Today's letter is in response to the question posed by the White House to the public, What does 21st century education mean to you?
Dear Mr. President,
As the 21st century was beginning, I was only starting High School. Sadly, I feel my own education was more a product of the previous century, and I think this has impacted not only my ability to compete for jobs, but also to feel comfortable moving in circles with those who have been properly prepared for the current educational demands. Education in the 21st century must, of course, include competency and even fluency with modern technology; it must expose students to cultures, languages, and lifestyles other than their own; the educational experience ought to include strong emphasis on science and math, without sacrificing any of the liberal arts foundation.
Computers are such an integral part of our daily lives that no student educated in this country ought to leave school without being familiar, comfortable, and confident using computers, the internet, word processing and document presentation, and even basic programming. Ideally, this would occur well before college and high school. I don't feel that my own educational experience failed to prepare me for a world that requires computer literacy, but I owe that almost entirely to the Gates foundation, as my school benefited from the generosity of Mr. Gates's commitment to his home state. I'm not sure that this is true for all of my generation, especially those who come from families unable to afford computers in their own home, or who lived in school districts unable to afford new computers or the instructors to properly utilize them.
One area where I was not so fortunate was exposure to foreign languages. Most students have the option of taking Spanish, French or German in High School. If they are very lucky, Japanese or Russian are also options. Mr. President, we may be lucky enough to live in a time where the entirety of the rest of the world clamors to learn English, but this does us more harm than good if we allow it to make us complacent about educating our children in other languages. Spanish ought to be taught from a much earlier age, along side English in elementary and middle schools. In high school, students should have a wider variety of languages to choose from, and an incentive should be offered to encourage schools to offer languages more relevant to the modern economy. (While it is impossible, even incorrect, to argue the merits of one language over another, it is difficult to deny that the modern student would have a wider variety of career options with a working knowledge of Arabic, Hindi, or Chinese, rather than German.) Multilingual students will not only be better able to communicate with and understand non- Americans, they will posses the skills to more easily learn new languages in the future, making them more adaptable.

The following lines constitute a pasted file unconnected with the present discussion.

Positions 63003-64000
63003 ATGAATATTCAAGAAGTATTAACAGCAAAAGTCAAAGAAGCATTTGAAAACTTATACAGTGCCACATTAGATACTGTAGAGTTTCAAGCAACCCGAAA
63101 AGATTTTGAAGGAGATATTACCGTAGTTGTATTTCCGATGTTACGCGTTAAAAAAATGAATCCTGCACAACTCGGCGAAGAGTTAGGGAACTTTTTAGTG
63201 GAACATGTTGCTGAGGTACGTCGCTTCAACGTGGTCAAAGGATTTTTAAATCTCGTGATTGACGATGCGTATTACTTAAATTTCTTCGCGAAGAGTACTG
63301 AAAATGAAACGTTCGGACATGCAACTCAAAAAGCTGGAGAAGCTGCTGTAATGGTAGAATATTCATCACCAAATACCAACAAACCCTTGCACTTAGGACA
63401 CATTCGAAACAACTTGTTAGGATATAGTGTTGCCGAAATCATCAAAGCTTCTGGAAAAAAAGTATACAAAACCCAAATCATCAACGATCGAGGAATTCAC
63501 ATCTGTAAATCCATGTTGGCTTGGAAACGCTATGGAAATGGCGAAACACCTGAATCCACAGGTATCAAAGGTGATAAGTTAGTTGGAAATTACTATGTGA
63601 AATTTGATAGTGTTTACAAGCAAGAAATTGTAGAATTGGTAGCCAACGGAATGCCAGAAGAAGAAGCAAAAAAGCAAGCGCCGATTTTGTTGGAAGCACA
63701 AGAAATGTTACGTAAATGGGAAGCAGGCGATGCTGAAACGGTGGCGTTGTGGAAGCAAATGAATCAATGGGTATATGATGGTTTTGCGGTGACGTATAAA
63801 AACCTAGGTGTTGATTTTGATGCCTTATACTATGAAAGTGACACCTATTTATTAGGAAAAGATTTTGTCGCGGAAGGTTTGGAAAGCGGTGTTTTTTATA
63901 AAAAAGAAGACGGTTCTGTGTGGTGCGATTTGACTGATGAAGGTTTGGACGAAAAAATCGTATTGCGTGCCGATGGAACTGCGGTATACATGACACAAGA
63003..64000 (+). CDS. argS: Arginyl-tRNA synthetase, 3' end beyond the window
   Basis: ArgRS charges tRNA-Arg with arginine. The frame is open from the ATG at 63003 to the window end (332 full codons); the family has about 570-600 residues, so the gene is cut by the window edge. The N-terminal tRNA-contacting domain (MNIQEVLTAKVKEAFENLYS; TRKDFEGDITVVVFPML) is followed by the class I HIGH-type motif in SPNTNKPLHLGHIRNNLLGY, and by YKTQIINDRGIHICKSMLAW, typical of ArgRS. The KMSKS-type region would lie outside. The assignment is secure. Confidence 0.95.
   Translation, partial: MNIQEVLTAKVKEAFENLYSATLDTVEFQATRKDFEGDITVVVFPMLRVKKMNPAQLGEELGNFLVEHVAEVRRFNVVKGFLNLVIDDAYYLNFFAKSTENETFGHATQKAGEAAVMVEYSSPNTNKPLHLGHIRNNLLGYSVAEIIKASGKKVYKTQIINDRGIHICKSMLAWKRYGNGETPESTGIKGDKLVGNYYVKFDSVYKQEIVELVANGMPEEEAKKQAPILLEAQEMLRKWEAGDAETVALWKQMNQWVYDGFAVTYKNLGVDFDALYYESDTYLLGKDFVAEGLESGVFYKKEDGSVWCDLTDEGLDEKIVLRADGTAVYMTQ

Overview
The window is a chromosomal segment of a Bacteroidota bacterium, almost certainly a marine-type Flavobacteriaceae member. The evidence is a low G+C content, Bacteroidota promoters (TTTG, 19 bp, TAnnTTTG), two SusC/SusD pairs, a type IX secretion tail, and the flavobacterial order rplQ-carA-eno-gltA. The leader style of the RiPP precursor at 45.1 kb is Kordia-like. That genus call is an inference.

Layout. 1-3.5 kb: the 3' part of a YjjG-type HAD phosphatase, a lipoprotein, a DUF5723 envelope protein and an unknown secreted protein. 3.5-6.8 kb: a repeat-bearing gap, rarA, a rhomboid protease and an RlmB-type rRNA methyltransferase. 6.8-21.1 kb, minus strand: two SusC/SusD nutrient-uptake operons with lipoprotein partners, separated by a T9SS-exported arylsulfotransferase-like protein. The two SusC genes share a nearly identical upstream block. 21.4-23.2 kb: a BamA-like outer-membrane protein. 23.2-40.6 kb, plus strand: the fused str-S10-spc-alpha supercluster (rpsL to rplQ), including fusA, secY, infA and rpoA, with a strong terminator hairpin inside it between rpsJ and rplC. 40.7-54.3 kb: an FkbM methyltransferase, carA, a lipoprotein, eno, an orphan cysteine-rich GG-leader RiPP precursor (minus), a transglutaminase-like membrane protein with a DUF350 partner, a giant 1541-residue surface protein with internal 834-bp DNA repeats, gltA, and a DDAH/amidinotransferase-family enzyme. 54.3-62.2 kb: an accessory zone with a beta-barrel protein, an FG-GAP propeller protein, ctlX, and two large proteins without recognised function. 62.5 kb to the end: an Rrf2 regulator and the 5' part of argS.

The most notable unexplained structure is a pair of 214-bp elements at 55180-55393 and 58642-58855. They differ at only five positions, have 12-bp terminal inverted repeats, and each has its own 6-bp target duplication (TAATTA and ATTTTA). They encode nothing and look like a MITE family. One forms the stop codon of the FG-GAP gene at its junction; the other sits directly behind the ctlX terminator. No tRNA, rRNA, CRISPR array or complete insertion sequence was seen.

Education in the 21st Century must be about more than just learning about other cultures and lifestyles, it must include practical exposure. I feel a greater emphasis should be put on travel and exchange programs, as well as service learning. Students should be required to do service work in their communities as a part of their education. Volunteer work is a great way to gain experience for later careers, but it also fosters a sense of responsibility for one's community. Tying volunteer work closely to education can illuminate areas of study in ways that classroom learning alone cannot.
Math and science are another area in which early exposure- well before high school- will help our schools produce more competent graduates. Liberal Arts educations provide essential critical thinking skills and ought not to be devalued, but practicality demands that we increase our emphasis on math and science if Americans are to remain competitive in the Modern economy.
In my view, education in the 21st century must be about connectivity. Our world is getting smaller and we must eager and enthusiastic about the things that allow us to connect to others- common languages like math, science and technology, as well as empathy and understanding, a willingness to learn new languages, to experience and adapt to the cultures of those who are not like us, wherever they may be found.